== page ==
My CASA journey began at a dog adoption event where my wife and I were volunteering. One of the other volunteers had just taken a job as a Behavior Health Clinician with the County and I was asking her about her new position. She told me that the kids she was working with had life experiences just like many of the dogs at the shelter. They were abused, neglected, and even abandoned. She then described some of the emotional and even physical issues the kids were dealing with. I asked her what these kids needed most to help them get better. She gave me information about the CASA program. I figured if I could help dogs, I should be trying to help kids as well. So, I made the call. My work as a CASA has been an eye-opening experience that I would not trade for anything.
I have had two cases since being sworn in two and a half years ago. They overlapped a little bit. My first case was with a teenage boy, sixteen years old, whose family lived close by, but did not want him. The emotional and behavioral issues were tough to deal with, especially around holidays. It took me a few months to figure out that my role as an advocate was to remain objective and not get caught up in the day to day emotional turmoil of this young man. I also learned that little successes here and there can ultimately add up to big success. He has since aged out and did not want to continue with a CASA, but we are still in close touch, and he seems to be moving in a good direction.
My second, and current case, is with two brothers, now ages sixteen and eighteen. I have been advocating for them for a year and a half. What little family they have locally are not able to take care of them, so they were on their own until they were identified and put into foster care. They are nice kids, very independent, and way behind in school. I took on the task of being their Educational Rights Holder to make sure there will be consistent oversight of their education. It has been a struggle dealing with an educational system that wants kids to fit into a certain mold, and kids that have educational needs outside of that mold. Small steps of progress are being taken every day and I am proud of the effort that my two boys are making in their education. I am looking forward to a long-term relationship with these young men.
I really like being a CASA. I have always had an affinity for children. I enjoy being with kids of all ages, being active with them, having a nurturing relationship with them, and helping them know that I am someone they can count on. As far back as I can remember, this is the way I have always been. So, being a CASA is natural for me. What I find difficult is the patience required to work within the system, and how long it takes to get the needs of the children addressed and met. I also feel that too many well-meaning people and programs are put into a dependent child’s life, and the multitude of meetings do not allow enough time for a kid to just be a kid. Sometimes there can be too much of a good thing. For this reason, I try to make my time with my appointed kids a fun time. A lot of information can be gleaned from a happy kid.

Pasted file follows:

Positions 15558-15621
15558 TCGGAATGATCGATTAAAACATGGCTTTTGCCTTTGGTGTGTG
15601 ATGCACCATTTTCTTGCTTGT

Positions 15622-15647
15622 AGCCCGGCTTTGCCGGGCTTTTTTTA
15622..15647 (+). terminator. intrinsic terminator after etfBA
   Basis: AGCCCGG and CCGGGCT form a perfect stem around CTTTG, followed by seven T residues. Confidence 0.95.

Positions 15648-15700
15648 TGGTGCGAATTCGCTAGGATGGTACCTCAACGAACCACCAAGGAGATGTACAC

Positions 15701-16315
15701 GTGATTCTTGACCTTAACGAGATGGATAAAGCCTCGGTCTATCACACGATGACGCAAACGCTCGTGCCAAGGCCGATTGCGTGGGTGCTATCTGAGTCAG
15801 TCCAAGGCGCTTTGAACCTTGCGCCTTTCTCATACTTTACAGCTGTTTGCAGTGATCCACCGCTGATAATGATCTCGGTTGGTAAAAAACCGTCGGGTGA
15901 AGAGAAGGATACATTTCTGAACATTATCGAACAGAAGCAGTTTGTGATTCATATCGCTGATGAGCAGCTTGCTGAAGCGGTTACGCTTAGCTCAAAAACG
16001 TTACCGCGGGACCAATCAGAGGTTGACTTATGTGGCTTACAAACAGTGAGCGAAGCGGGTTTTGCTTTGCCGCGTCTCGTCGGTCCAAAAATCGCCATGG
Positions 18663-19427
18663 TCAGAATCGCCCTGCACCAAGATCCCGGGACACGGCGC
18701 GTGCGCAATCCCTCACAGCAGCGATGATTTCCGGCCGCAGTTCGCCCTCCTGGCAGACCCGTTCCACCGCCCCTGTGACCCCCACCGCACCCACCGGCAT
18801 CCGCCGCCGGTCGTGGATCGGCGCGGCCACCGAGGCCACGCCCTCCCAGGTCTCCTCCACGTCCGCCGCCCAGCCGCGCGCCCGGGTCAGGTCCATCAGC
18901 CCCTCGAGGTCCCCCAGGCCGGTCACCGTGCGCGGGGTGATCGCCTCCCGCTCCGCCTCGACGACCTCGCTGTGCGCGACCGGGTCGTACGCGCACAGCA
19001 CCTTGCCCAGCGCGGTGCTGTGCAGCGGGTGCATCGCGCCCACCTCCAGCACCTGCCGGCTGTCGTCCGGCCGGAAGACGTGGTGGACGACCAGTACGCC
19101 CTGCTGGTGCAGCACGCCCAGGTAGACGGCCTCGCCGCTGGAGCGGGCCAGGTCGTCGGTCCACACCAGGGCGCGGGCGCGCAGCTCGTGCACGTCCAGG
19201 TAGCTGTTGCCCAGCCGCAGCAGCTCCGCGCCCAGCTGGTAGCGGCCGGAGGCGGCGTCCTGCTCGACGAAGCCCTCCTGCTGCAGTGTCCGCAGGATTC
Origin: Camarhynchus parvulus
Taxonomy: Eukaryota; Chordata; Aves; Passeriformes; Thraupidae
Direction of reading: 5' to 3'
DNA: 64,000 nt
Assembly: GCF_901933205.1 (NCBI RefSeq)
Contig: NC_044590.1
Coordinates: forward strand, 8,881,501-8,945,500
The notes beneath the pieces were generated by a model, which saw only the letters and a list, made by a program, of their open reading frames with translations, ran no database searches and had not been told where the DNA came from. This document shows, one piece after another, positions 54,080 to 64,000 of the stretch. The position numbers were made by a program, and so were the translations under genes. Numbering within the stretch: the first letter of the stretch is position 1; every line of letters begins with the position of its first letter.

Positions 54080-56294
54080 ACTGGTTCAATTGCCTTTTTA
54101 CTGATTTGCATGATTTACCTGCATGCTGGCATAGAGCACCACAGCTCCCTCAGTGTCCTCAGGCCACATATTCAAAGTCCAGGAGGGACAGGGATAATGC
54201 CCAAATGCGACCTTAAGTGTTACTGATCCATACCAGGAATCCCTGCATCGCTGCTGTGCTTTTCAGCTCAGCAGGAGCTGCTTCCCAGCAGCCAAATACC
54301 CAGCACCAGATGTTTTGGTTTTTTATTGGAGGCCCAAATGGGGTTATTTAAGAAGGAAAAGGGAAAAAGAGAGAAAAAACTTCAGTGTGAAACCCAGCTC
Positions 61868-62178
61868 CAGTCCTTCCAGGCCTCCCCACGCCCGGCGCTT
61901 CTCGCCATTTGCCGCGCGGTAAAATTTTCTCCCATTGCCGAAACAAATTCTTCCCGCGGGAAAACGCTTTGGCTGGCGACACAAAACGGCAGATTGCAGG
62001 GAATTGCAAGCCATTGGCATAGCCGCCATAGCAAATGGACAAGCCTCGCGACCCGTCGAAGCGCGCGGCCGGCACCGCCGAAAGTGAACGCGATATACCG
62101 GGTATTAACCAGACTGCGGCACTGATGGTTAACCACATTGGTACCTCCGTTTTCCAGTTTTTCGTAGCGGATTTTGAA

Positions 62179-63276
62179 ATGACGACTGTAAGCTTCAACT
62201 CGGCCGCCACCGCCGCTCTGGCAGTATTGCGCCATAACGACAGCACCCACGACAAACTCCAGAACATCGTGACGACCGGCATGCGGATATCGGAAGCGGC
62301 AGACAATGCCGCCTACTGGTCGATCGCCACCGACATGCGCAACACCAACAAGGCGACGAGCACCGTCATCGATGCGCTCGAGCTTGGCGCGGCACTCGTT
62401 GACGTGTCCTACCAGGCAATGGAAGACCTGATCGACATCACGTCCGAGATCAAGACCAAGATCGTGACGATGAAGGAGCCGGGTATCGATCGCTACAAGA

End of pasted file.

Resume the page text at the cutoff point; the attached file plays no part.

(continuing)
Another, and even greater frustration I have, is with our society, and the lack of emphasis put toward victimized children. This is evident to me every day when I see ad after ad on television showing the need to help abused and abandoned animals, but never an ad to help abused, abandoned, and victimized children. Because of this reality, I have expanded my CASA responsibilities to include promoting the CASA program in the community, trying to get volunteers and donations to grow the program. Being an advocate for a child in need is so important. Unfortunately, even here in Ventura County, the majority of the children who need an advocate don’t have one. I hope to help change this reality.
My work as a CASA has introduced me to so many caring and dedicated people. I am continually impressed with the vision of our office staff and support team. I appreciate the hard work and knowledge of the professional educators and social service professionals with whom I work every day. The foster home providers are in a league of their own when it comes to selfless caring. I am grateful to count some of these people as friends. But I continue to be most impressed with my fellow CASA volunteers. They are an exceptional group of people and I am humbled to be counted as one of them.